With an outburst of explosives and rage, the army has started taking over Rafah in yet another attempt to cut off the arm of terror in Gaza. In the West Bank, it was Operation Defensive Shield. Now it's Operation Rainbow - an ironic image of something that disappears after a short period of time. The chief of staff, unable last week to prevent a second fatal mistake after committing the first - by dispatching vulnerable armored personnel vehicles loaded with explosives and soldiers - now asks his listeners to believe that the new raid will be more successful than the dozens that preceded it. With all the casualties and the refugees fleeing for their lives, this is a vain hope. There is no purpose in painting a rainbow when the cloud darkening the sky is the army's presence in the Gaza Strip.
For amid the death and destruction, not even the tip of the tail of the withdrawal from Gaza can be spotted. The prime minister promises to bring a revised plan to the cabinet in two weeks or so. There, too, the chances are slim. He does not yet have a majority, and it is unclear if he will. He will not be able to blow up nor expel Benjamin Netanyahu, Silvan Shalom or Limor Livnat, and will have a difficult time disengaging from the Benny Elons and the Effi Eitams in his absurd coalition. Seasoned observers such as Dan Meridor, for example, are predicting a second defeat for the prime minister in the cabinet.
Yet even without having anything to do with this prediction, what is happening in Gaza is a quintessential case of the systematic breakdown of decision-making in a seemingly sophisticated organization. The chief of staff, who speaks of the necessity to demolish hundreds of houses, is seeking to achieve a tactical advantage after the humiliation he suffered. It is hard to recall when any such attempt was made by the army under such a poor set of circumstances. The government is not willing to concede the West Bank, and Operation Defensive Shield was meant to buttress its hold there. Gaza has been marked for evacuation. Aren't the general staff and the minister of defense - setting aside the prime minister for a moment - capable of internalizing the fact that all of the hundreds of attempts to wipe out the infrastructure of terror have been hurled back in the face of their hopeless pretension? And what will happen after the IDF, in keeping with its promise, leaves Rafah in the near future?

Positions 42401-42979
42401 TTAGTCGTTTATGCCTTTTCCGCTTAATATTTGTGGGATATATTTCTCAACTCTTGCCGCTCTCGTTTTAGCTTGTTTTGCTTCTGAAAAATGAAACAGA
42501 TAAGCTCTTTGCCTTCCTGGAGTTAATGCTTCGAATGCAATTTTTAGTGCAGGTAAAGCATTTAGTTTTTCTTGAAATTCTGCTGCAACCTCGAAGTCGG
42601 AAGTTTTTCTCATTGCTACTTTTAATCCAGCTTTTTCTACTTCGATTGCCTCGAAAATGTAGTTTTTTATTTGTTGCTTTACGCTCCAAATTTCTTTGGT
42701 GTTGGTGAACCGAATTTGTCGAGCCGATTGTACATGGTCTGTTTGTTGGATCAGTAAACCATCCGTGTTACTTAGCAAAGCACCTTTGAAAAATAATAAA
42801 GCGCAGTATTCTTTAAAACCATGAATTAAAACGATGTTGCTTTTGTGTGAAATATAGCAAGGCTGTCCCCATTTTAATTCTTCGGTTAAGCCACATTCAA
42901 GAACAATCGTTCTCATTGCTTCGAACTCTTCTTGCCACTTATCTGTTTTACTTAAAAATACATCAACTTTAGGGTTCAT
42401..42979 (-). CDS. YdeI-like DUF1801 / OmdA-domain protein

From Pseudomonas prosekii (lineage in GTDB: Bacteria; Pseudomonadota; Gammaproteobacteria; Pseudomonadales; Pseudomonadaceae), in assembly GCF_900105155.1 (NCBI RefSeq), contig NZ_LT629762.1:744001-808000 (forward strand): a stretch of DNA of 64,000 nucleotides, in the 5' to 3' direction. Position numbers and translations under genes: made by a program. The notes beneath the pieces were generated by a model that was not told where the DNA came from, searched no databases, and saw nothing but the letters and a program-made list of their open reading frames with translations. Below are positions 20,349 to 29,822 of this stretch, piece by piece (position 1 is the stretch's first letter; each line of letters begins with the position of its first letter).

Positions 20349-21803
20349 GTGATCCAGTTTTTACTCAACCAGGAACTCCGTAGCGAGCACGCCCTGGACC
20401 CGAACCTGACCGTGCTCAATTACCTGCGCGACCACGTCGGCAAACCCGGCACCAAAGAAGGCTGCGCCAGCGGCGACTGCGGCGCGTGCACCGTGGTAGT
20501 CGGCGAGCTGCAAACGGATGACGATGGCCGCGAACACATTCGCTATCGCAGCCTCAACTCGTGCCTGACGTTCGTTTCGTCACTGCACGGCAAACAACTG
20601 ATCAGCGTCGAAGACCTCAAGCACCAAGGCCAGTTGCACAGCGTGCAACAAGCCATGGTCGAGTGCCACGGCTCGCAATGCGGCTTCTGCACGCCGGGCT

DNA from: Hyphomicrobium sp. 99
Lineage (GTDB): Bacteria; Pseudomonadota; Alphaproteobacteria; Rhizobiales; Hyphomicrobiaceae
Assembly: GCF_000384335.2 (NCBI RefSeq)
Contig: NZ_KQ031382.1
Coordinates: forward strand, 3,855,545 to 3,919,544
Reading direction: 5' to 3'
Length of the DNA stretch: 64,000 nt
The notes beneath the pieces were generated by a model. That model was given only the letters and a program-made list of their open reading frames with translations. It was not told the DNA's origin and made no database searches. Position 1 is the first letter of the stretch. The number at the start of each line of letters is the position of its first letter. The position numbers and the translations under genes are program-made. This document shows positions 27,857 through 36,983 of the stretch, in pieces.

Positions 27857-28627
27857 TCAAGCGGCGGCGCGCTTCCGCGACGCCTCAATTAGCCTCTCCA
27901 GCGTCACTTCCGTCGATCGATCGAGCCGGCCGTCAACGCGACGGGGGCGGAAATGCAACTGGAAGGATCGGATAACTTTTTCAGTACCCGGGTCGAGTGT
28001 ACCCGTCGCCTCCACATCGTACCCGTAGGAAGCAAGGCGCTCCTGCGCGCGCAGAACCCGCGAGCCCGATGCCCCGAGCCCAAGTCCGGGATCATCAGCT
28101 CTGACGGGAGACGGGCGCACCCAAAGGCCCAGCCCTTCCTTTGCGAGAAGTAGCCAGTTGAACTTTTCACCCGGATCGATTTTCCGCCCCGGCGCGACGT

After all, every child in Sderot knows that one of the best armies in the world did not succeed in stopping even a blatant provocation such as the Qassams launched at the Israeli town. Did not Sharon say just last year that the way had been found to wipe out the terror? This ambitious pronouncement reminds one of the promise made by the late energy minister Yaakov Meridor to light up Ramat Gan with a single bulb. Through its army and its leadership, Israel resembles the sorcerer's apprentice. It is trying to beat back the flood of terror with buckets, and is only getting more soaked. The redoubled effort to prove its ability and its brawn itself does harm to the very same image of Israeli military might that Sharon, Mofaz and Ya'alon now wish to restore.
No less important is the political horizon of the disengagement initiative. Sharon is begging his rejecters to help him. This only makes them laugh because the object of his high-ranking adversaries is not to thwart what seems to them a blunder. Their main interest, cynical and cold, is to throw out Sharon and replace him. Every request for political grace gives them immense pleasure, as they see in their mind's eye the coup de grace that they may soon be able to bring down on his career.
In the meantime, there is an upsurge in the accusations related to irregularities and to what Amnesty International, which is of course accused of hostility toward Israel, describes in a new report as war crimes. The 25 foreign ministers of the EU, another enemy, have condemned the house demolitions. A report issued by the American administration - a friend, but one that is itself entangled in a mess - said this week that the Israeli record in human rights violations in the territories remains poor and has even deteriorated.
In the meantime, Shinui, like Issachar in Jacob's blessing, "is a strong donkey, lying down between two burdens."
In spite of the danger to himself, it is now Sharon's unreserved obligation to bring disengagement to the cabinet, and to do so quickly. Any delay would be a crime against Israeli interests. These interests and desires are the undeniably proven will of the majority. If Sharon were willing to sacrifice his own life in battle, he should be prepared to immediately put his political life to the test in the cabinet - whether he survives it or not.
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